Senate Republicans took first steps Tuesday to approve $5 billion in new border wall money, though some are warning President Trump against another attempt to grab money from the Pentagon to build more wall than Congress approved.
The Senate will vote this week on a formal rebuke to Mr. Trump’s previous move in February, when he declared a national emergency at the border and said he would siphon billions of dollars from Defense Department accounts and use it to build border barriers.
Mr. Trump finalized $3.6 billion of that money earlier this month, giving Congress another chance to try halt the move.
“There is a line here that I believe has been overstepped,” said Sen. Lisa Murkowski, an Alaska Republican who said she’ll vote to back the $5 billion in new money, but will also vote for the rebuke over how Mr. Trump handled the money in the past.
Ms. Murkowski was one of a dozen Senate Republicans who voted with Democrats in March to overturn Mr. Trump’s declaration of an emergency along the southern border and try to prevent him from tapping Pentagon funds to build new wall.
The Democrat-led House had also passed the resolution of disapproval in February, but neither chamber had the numbers to overturn Mr. Trump’s veto.
That same scenario is likely to play out again after this week’s vote — though Democrats say they have a stronger hand this time because they now have the list of military construction projects that are being halted so the money can be shifted to the border wall.
“Many of my Republican colleagues have military installations with major projects in their states that would suffer because of the president’s emergency declaration,” said Senate Minority Leader Charles E. Schumer. “The president promised Mexico would pay for it. Sadly, it’s our military and their families that seem to be paying for it.”
Sen. Michael Bennet, Colorado Democrat, said Tuesday that the president is “stealing” money from a critical mission at Peterson Air Force base in Colorado Springs.
“It’s an illustration of how much the Republican Party has actually the party of Donald Trump. But it’s certainly not an illustration of how conservative these members of the Senate are,” said Mr. Bennet, a 2020 presidential candidate.
Mr. Trump requested $5 billion in border wall money for 2019, but Congress approved just $1.375 billion. The president signed that bill, but turned around and declared the border emergency, tapping nearly $7 billion in additional money, most of it from the Pentagon, that he said could be used to build despite Congress’s objections.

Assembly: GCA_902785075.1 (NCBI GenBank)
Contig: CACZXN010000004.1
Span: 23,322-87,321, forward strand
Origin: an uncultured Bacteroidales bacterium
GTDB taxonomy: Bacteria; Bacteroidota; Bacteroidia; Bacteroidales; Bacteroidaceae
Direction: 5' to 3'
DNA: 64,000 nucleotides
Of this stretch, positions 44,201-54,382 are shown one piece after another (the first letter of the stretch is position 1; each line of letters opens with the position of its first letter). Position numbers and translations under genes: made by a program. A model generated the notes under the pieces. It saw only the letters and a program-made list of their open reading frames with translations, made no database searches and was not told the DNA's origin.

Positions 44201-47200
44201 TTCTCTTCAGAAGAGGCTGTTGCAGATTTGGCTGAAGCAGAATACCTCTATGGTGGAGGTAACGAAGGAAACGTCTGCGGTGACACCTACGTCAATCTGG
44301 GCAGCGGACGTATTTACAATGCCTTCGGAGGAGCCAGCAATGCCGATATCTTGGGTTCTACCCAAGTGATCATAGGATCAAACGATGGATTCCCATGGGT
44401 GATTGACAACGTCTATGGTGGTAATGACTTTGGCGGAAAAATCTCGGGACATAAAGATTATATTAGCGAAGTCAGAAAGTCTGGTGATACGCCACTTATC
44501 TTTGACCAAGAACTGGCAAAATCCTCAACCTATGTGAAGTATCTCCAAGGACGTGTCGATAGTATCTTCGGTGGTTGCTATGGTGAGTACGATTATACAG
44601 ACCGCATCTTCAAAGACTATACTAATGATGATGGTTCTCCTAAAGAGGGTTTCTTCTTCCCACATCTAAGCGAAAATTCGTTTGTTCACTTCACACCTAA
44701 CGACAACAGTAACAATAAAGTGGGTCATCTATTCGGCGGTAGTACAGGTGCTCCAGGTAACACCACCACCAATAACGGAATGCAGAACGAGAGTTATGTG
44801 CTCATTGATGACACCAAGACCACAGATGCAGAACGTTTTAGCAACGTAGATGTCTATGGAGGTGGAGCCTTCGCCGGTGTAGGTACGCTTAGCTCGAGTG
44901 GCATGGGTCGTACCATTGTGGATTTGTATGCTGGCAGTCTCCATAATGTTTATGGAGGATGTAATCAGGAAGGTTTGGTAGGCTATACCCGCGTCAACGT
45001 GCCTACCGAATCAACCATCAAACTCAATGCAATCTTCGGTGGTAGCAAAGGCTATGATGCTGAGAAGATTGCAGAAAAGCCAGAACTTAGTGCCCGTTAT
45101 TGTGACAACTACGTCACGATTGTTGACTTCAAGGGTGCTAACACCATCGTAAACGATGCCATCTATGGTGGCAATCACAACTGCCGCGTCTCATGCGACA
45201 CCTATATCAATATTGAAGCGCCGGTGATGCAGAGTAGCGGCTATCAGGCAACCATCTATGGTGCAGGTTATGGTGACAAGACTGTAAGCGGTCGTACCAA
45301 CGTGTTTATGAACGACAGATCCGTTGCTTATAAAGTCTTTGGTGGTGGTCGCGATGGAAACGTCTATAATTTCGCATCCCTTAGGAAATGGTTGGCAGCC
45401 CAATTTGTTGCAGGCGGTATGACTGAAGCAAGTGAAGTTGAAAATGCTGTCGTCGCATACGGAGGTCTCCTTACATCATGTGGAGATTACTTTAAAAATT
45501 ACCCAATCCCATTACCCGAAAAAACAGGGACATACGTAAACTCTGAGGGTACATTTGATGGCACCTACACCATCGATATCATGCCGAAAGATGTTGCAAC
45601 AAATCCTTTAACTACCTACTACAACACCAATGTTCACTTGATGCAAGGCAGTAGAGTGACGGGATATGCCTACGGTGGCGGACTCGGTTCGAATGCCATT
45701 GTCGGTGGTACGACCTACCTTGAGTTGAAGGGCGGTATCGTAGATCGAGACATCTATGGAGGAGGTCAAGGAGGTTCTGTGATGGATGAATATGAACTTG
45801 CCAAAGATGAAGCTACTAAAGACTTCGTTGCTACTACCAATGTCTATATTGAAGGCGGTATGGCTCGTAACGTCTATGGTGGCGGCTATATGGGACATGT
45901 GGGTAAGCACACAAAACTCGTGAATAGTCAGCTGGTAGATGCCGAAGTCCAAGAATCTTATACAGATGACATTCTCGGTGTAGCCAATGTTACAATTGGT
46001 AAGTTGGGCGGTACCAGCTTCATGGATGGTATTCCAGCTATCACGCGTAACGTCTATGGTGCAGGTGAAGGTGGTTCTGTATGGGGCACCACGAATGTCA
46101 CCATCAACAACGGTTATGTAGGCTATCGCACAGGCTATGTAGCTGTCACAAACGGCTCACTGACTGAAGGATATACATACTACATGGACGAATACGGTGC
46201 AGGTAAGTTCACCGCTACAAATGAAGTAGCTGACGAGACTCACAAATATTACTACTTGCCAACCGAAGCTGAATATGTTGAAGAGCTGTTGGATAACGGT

Mr. Trump has asked for another $5 billion for 2020, and that’s the money the Senate Appropriations Committee is now debating. The money cleared the panel’s Homeland Security subcommittee Tuesday, but Democrats vowed a bigger fight as the bill advances to the full committee later this week and to the Senate floor later.
Sen. Jon Tester of Montana, the ranking Democrat on that subcommittee, said he could support some of Mr. Trump’s border wall request if he had more assurances that the money wasn’t being wasted. As it stands, though, he said Homeland Security has no idea how it would spend the $5 billion.
“This is a lot of damn money. I mean, it’s a lot of money,” he said.
Sen. Shelley Moore Capito, West Virginia Republican, said Homeland Security presented a lengthy justification for its border wall plans last year, delivering a thick volume of plans and an extensive briefing on how the money would be used.
“With the $5 billion that’s in this bill, this gets us through the top 17 in the high-priority areas,” said Ms. Capito, who chairs the Homeland Security subcommittee.
The wall is one of the big sticking points as Congress tries to head off another government shutdown and fund operations for fiscal 2020. Without an agreement, funding will run out next Monday.
Senate Majority Leader Mitch McConnell said Tuesday his chamber will take up a stopgap bill this week that would keep the government running through Nov. 21, putting off a final showdown over the border wall. The House passed the short-term bill last week.
Another point of contention in the broader debate is how endangered the Pentagon projects truly are, amid the warnings from Democrats such as Mr. Schumer and Mr. Bennet.
When the Defense Department released the list of projects that could be affected earlier this month, officials said they might not even be delayed if Congress agreed to approve supplemental funding.
“If Congress were to back-fill the projects none of the projects would be delayed,” said Deputy Undersecretary of Defense Elaine McCusker. “But we do realize this could cause some delay. They’re definitely not canceled.”
But Democrats have rejected that idea.
“I say no back-filling is going to help unless we stop these raids” on the military budget, said Sen. Tom Udall, New Mexico Democrat.